Canadian costs law generally exists to discourage people from bringing unsuccessful litigation, and, to a lesser degree, to discourage defendants from contesting successful cases. The basic rule therefore is that "costs follow the event" -- if you win, you get costs. Most provinces have additional rules that let people make formal offers to settle which, if they beat, they get their costs when they otherwise wouldn't, or, in the case of plaintiffs, they get extra costs.
Pre-trial applications generally follow a rule where costs go to the successful party "in the cause". In other words, to get your costs of a pre-trial application, you generally have to win both the application and the underlying law suit.
Oddly, though, the Supreme Court of Canada seems to like to give the costs of leave applications (equivalent of certiorari in the SCOTUS) to the successful appellant "in any event of the cause." That means even if they lose the ultimate appeal, the other side has to pay them for (some) of the legal cost of arguing the leave application (which is now done solely in writing).Two successful leave applicants got their costs that way yesterday.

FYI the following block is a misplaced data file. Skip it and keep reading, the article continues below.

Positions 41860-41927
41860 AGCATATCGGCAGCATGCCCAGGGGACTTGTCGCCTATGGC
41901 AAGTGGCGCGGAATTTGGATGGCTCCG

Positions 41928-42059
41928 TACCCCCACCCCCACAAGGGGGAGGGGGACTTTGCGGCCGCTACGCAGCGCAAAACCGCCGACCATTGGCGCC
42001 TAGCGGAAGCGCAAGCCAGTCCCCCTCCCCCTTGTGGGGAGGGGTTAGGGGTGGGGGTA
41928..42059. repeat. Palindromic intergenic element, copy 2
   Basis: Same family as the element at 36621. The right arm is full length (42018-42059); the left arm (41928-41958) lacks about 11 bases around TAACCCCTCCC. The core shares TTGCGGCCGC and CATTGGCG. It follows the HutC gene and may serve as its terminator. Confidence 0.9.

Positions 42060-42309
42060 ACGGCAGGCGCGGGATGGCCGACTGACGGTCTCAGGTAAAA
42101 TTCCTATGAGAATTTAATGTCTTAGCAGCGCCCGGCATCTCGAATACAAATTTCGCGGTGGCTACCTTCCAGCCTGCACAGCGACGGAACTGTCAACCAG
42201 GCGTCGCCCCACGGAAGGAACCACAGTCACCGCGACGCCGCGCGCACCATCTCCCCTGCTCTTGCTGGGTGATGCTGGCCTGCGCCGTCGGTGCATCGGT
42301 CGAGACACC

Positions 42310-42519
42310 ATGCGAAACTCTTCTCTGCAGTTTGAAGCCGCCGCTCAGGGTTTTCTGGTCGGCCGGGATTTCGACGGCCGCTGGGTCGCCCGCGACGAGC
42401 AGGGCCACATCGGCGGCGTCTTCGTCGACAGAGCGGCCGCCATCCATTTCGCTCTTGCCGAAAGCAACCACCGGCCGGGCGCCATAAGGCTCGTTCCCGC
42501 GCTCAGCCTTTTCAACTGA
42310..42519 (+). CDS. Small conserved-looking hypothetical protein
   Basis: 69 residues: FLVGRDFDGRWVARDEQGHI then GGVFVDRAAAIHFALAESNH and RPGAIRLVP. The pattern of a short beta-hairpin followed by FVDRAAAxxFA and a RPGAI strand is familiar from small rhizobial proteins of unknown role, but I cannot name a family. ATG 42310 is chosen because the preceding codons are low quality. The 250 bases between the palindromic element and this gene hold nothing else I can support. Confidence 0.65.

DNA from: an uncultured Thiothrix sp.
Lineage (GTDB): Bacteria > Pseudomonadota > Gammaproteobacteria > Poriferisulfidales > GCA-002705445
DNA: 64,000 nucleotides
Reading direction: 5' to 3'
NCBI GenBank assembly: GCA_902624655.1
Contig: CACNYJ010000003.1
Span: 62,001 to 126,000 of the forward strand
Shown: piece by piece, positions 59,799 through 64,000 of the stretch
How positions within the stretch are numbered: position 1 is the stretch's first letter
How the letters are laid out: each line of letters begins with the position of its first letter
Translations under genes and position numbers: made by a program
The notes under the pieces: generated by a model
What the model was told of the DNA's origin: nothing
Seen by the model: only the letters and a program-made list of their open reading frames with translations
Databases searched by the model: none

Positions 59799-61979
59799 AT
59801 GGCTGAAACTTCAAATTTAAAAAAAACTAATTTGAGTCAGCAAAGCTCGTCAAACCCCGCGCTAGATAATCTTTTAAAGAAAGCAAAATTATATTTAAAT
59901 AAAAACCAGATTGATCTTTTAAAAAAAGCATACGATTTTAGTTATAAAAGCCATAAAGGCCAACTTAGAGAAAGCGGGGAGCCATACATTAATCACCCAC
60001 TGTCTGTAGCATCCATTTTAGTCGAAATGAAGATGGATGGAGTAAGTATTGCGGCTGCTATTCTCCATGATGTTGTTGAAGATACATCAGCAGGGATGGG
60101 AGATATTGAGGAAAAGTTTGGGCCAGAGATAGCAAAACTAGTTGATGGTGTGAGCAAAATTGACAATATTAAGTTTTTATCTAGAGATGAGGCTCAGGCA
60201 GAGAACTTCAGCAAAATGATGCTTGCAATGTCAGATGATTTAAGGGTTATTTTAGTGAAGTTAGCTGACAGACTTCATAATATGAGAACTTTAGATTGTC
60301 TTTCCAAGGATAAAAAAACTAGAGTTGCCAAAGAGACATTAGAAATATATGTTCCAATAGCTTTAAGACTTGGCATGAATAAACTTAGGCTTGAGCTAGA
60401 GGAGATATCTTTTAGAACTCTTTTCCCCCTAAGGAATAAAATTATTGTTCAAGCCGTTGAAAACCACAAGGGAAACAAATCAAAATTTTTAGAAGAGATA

This seems a bit perverse. A leave applicant lost in the Court of Appeal. If they also lose in the SCC, then they are 0-2 in appellate courts. At least half also lost in the trial court. So why do they get some of the costs that were necessitated by bringing the legal process to bear?
The SCC almost never gives reasons for leave decisions (which makes sense), so we don't know what the thinking is. Any former insiders are invited to post anonymously. Uninformed speculation is invited as well.